What are a casual employee’s rights?
Legal matters Casual workers are also entitled to four weeks annual holidays after they have worked for one year.
An individual employment agreement sets out the terms and conditions of your employment.
There are several types of employment – fulltime, part-time, permanent, fixed term and casual.
Often employees on casual contracts are unclear about their rights and entitlements given they have no set hours and work when required.
Employers can also be unsure as to their obligations in terms of a causal employee’s leave and holiday entitlements because casual employees sometimes go weeks without receiving work.
Most employees are entitled to four weeks’ annual leave under the Holidays Act 2003. Casual workers are also entitled to four weeks annual holidays after they have worked for one year.
Because casual employees have no clear work pattern and their hours of work cannot be anticipated, it is often impractical for an employer to provide casual employees with four weeks of annual holidays. Instead, employers often choose to top up an employee’s wages with 8 per cent of their weekly earnings as annual holiday pay.
That is known as a ‘‘pay-asyou-go’’ arrangement, and should be included in the employee’s employment agreement. The employer should pay the 8 per cent holiday payment each pay day and it should be recorded separately from the employee’s wages on their pay slip.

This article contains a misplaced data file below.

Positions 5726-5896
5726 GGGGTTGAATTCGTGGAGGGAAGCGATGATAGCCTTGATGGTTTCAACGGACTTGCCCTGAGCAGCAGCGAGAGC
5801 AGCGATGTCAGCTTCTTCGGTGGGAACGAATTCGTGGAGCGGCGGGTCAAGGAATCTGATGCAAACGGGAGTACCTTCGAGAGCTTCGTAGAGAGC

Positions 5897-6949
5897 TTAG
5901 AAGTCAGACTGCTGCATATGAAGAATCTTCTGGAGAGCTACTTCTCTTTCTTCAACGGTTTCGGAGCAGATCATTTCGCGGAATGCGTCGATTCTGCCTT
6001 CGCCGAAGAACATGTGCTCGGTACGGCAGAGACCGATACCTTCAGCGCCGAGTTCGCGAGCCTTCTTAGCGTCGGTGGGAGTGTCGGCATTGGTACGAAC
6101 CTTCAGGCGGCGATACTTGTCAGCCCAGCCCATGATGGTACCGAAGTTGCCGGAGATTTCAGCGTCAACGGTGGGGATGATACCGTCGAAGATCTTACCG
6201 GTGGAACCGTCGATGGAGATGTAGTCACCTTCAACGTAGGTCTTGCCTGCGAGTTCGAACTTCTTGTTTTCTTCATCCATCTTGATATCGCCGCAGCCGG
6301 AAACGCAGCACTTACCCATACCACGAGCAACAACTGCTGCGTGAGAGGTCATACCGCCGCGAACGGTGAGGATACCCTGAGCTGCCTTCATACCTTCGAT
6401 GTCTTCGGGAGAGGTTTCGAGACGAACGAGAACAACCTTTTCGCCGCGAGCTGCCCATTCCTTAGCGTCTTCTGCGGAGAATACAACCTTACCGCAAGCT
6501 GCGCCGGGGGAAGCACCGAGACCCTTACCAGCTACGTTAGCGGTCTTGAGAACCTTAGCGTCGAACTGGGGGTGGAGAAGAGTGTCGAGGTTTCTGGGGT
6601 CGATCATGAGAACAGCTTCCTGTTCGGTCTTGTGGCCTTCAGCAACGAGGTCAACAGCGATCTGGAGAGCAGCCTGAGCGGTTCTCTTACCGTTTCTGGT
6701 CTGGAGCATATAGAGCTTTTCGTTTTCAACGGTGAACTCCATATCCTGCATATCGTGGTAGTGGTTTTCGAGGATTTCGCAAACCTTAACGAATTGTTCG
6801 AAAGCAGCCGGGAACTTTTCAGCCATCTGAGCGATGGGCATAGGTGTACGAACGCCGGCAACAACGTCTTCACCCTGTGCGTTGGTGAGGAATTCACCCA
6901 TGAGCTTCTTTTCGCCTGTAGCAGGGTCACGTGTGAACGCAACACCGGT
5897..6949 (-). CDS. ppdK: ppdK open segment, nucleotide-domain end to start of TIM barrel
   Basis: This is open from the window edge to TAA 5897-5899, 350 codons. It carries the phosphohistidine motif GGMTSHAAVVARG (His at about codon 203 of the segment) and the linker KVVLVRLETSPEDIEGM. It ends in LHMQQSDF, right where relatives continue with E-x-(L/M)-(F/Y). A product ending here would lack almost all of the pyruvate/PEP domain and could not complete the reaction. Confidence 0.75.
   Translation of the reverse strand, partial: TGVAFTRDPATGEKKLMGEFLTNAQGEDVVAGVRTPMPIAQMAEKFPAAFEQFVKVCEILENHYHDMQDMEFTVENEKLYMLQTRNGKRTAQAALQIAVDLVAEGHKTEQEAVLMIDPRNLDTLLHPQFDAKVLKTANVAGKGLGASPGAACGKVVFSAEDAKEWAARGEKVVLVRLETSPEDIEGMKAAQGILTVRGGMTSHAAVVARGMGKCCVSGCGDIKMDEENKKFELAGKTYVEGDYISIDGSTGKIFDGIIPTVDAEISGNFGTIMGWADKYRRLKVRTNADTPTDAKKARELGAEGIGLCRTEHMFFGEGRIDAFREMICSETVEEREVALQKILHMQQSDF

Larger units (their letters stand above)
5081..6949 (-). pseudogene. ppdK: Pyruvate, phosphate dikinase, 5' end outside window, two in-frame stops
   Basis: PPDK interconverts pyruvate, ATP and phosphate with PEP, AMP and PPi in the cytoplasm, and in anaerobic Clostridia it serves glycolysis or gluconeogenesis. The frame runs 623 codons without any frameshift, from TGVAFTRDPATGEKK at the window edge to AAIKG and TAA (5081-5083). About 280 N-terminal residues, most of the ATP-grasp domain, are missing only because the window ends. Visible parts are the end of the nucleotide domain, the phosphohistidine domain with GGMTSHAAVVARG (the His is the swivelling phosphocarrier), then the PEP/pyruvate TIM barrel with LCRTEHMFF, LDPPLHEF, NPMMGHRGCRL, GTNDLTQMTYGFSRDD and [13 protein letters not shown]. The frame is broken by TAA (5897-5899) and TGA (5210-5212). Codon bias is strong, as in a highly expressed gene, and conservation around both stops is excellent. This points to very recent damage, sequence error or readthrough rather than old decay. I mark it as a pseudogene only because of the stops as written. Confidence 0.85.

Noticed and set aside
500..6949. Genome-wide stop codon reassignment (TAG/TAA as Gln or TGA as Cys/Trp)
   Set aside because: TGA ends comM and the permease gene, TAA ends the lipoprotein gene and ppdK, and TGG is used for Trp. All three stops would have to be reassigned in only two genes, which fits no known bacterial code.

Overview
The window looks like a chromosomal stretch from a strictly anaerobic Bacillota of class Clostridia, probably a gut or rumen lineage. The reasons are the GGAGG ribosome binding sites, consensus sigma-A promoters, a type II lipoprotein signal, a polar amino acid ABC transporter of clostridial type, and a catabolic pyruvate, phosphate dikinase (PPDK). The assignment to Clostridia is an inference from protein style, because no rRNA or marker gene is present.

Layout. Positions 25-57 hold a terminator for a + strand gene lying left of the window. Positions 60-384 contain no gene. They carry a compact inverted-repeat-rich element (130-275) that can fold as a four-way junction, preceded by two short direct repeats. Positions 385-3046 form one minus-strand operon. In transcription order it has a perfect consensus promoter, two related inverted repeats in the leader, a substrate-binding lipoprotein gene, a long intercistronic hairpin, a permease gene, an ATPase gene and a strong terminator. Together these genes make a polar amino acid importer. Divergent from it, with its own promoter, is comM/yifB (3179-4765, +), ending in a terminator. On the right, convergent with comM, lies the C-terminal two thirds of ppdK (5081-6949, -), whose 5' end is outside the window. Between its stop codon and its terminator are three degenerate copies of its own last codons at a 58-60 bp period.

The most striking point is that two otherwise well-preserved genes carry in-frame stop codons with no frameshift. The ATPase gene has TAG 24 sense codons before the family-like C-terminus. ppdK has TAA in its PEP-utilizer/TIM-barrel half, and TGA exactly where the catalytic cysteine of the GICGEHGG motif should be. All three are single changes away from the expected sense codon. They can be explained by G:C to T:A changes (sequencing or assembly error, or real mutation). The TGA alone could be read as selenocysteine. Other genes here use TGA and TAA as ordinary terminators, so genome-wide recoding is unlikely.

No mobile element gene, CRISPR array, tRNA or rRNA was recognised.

SICK LEAVE AND BEREAVEMENT LEAVE
Casual employees may also be entitled to sick and bereavement leave. To qualify, casual employees must have been working for the same employer for an average of at least 10 hours per week for at least six months.
If a casual employee qualifies for sick leave, they will be entitled to five days’ leave annually. If you are sick, but have not been working for six months, you can still ask your employer for annual leave or take unpaid leave.
Causal employees who qualify for bereavement leave will be entitled to three days’ leave on the death of their partner, parent, child, sibling, grandparent, grandchild or their partner’s parent. For the death of any other person, the employee can be entitled to one day of bereavement leave if the employer is satisfied the employee is ‘‘suffering a bereavement’’.
Pay for sick leave and bereavement leave will be at the employee’s usual rate that they would ordinarily be paid on the day leave is taken.
What can you do if your rights and entitlements are not being met?
If an employer is not adhering to your rights, you can contact your employer directly to try to resolve the issue. You may want to get advice on your rights first or if your employer does not agree with you.
In any dealings with your employer, employees can take a support person with them, perhaps a parent, friend, advocate or a lawyer. If you are not confident enough to raise your dispute with your employer, your support person can speak on your behalf at meetings with your employer. They can also help with letters or emails and advice.
If an agreement cannot be reached, you can attend mediation or alternatively take a personal grievance claim to the Employment Relations Authority. You can also approach a labour inspector at the Ministry of Business, Innovation and Employment for assistance.
It’s important casual employees understand their rights and entitlements.